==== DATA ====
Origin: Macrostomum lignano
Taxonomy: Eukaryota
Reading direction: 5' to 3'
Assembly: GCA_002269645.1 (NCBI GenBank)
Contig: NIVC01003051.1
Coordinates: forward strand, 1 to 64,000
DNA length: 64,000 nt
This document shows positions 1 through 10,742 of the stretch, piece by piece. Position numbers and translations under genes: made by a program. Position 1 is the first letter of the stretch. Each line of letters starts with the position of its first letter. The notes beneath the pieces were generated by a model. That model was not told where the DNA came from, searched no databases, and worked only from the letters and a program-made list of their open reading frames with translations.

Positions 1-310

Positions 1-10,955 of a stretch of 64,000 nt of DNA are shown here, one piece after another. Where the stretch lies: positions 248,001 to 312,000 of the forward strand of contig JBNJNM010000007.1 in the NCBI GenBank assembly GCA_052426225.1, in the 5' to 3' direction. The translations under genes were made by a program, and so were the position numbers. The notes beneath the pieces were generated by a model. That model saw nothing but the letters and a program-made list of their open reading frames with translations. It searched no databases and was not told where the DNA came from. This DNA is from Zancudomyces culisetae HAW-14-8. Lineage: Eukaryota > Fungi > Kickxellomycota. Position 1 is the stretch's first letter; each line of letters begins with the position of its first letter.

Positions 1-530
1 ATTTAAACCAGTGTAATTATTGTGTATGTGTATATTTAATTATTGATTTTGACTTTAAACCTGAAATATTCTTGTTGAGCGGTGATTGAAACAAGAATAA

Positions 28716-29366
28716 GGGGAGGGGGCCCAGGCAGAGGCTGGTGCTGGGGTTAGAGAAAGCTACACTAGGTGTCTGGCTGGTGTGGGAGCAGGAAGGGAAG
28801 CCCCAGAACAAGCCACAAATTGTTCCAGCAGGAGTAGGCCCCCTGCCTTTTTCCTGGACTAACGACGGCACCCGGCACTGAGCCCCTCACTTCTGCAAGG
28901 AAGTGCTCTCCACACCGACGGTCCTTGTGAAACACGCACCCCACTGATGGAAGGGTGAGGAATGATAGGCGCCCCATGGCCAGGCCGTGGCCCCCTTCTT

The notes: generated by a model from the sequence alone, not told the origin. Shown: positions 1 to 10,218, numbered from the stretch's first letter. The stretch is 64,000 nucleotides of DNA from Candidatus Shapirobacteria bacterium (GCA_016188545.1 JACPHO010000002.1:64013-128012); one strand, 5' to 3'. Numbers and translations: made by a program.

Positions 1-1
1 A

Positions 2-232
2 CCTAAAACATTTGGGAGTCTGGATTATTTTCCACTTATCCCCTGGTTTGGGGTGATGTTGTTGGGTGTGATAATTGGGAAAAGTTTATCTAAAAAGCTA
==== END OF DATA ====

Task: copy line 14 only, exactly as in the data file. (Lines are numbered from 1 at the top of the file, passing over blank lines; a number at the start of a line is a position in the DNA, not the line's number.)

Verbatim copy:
28716 GGGGAGGGGGCCCAGGCAGAGGCTGGTGCTGGGGTTAGAGAAAGCTACACTAGGTGTCTGGCTGGTGTGGGAGCAGGAAGGGAAG